I need your advice. My 2 largest rooms, between them, have 3 open doorways, yet I seldom use these areas (at least for now). My gas heat bills can be enormous, and blocking the vents alone doesn't quite solve the problem.
So what kind of hangings should I buy/ make for the doorways? I'm thinking about some type of Roman shades, perhaps, so that the height of the passage, rather than the width, is compromised.
If so, what material would you recommend? But if not, do you have alternative ideas for me? Thanks so much for your help!
BTW, 2 are 38x80, and 1 is 48x80.
By Nica from Big Bend Cutt, WV
Easiest thing would be to buy or make curtains from a heavy fabric and hang them on curtain rods. It would be easy to enter the room by just walking between 2 curtain panels.
My mother used to hang old blankets over doorways to rooms, even just for privacy. All she did was use nails to do it.
I personally would hang a curtain rod, with round curtain rod ring clips, so I could hang heavy curtains or blankets from them, that way they would move easily back and forth for me. You just hook the curtain or blanket to the clips, and it hangs great. Slides easily on the rod,
I agree with the heavy blankets; in fact, I would be looking for down if possible or several heavy quilts, and perhaps even putting "velcro" or something on them and double edged tape to really seal them off! I layer my windows: putting rolled up towels between the screens and the windows; then mini blinds, lace curtains, and another rod with apricot colored twin bedspreads over them. I also put bubble wrap on the windows themselves; spray lightly with water, and press on; then several layers of bubble wrap!
My solution is to buy solid colored plastic that looks like fabric and is lightweight. (shower curtains) This blocks out a lot of drafts and will get your through the winter months and can be stored away and used again later. A strong spring loaded rod may be sufficient to hang the plastic curtains from and can be removed after winter. If you buy more than one shower curtain it will add fullness, can be cut to specified length, is inexpensive and will provide an opening into other area when necessary.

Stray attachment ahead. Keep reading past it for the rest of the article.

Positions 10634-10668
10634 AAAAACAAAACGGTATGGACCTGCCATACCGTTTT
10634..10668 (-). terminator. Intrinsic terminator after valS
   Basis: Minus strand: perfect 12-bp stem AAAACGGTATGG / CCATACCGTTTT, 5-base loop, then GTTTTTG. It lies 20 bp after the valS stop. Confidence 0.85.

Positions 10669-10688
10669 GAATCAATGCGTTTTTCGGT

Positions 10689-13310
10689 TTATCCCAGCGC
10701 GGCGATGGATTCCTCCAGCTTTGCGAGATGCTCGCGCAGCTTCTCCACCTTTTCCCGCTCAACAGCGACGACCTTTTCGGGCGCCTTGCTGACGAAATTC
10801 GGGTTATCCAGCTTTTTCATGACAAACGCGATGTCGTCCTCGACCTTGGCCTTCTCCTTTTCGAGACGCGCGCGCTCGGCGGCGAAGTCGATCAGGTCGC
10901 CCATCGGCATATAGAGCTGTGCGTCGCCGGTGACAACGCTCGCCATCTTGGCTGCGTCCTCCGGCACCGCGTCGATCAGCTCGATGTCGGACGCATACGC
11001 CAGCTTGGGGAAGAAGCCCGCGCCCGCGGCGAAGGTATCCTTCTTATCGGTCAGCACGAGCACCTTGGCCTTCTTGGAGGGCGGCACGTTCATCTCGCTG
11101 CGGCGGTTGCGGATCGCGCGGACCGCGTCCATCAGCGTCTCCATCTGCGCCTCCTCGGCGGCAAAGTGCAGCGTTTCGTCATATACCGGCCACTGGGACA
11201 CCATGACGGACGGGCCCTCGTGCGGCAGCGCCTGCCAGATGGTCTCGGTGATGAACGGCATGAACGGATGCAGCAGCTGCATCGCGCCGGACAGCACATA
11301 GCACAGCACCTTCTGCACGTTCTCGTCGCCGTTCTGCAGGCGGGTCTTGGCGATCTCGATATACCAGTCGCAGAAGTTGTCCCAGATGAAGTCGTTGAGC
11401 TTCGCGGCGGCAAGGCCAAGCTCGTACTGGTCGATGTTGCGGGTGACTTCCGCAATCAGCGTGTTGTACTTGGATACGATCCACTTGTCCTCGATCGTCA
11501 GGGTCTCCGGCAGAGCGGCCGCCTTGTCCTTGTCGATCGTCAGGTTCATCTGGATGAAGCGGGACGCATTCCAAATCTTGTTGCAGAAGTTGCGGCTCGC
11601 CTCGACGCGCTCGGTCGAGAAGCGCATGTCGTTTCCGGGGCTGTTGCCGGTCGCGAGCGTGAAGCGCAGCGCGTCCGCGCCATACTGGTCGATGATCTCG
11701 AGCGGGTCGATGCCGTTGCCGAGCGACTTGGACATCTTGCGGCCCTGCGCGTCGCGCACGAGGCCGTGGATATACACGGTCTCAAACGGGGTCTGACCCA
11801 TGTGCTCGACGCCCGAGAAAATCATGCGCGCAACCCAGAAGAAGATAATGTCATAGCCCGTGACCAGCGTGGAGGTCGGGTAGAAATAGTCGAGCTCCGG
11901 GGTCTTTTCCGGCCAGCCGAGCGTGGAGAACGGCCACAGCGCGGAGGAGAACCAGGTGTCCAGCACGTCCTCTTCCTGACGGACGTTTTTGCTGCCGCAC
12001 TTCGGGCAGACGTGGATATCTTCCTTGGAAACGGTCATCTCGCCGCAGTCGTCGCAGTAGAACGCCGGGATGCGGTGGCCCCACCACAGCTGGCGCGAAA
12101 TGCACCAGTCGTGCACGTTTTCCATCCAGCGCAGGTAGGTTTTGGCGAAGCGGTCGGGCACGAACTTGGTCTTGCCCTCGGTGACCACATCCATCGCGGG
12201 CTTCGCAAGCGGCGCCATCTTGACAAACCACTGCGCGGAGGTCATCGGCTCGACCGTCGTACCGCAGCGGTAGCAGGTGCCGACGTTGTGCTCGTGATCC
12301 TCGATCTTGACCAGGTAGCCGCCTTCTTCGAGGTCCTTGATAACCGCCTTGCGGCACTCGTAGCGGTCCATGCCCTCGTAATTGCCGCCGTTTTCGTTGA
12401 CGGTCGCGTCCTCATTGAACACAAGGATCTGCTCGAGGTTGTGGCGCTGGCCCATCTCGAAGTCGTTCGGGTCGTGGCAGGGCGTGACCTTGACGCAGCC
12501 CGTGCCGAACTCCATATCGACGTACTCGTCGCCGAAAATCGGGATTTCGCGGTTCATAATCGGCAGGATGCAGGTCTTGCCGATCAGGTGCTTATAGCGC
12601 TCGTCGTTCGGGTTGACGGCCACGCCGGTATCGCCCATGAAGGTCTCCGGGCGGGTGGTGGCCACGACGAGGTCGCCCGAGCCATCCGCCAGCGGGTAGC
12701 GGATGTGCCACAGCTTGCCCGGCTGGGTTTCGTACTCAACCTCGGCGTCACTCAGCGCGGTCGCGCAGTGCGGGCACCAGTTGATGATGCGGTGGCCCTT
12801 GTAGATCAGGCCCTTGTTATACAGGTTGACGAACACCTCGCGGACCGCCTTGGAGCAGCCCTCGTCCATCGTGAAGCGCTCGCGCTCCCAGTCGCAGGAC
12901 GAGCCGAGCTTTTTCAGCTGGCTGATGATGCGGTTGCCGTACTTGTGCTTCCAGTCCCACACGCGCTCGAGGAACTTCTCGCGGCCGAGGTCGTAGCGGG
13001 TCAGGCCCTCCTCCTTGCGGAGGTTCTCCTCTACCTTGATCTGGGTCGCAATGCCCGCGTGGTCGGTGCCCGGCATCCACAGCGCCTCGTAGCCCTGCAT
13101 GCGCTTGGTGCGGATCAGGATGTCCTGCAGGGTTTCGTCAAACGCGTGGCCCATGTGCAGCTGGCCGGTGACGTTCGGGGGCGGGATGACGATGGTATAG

For doors, roll up bath towels and push a little of it under the drafty door. It's a nuisance when you have to go into the room and come back out and fix the towel in place, but it will save on fuel costs.
Windows? I suggest going to WalMart and buying heavier plastic off the bolt in material dept. It's reasonably priced and again can be used over as it's not flimsy plastic. Turn the end of plastic around cardboard and adhere with staple gun OR use strong tape to the edge of plastic and window frame to hold in place; just make sure your plastic is not loosely placed on the window keep it tight, so it looks less noticeable and more like glass.
One of the easiest way to block doorways of that size would be with flat sheets and tension rods. Just shirr the sheets on the properly sized rod (you might have to open the seam). I have been doing this for years. You could even 'double layer' the rods and sheets for more insulating. A big bonus is that the tension rods won't mar the finish on your woodwork. Easy to put up and easy to take down. If appearance isn't a big factor, duct take up the hems if the the sheets are too long.
We use old quilts! I will either buy a new looking quilt from a re-sell it shop or garage sale and then with some sew on velcro I put a row of the heavy duty across one end of it using the softer side of the velcro and then tack (I use heavy duty staples) to the area above the door. If the staples are too noticeable, I take a bit of nail polish that is about the same color and use it over the staples (Oh be sure to use velcro that is dark for dark paneling or white for the white walls) and you can't see the staples. You can change the quilts with the season or holiday by keeping an eye out all year or you can check out the quilt pieces at your local sewing center.
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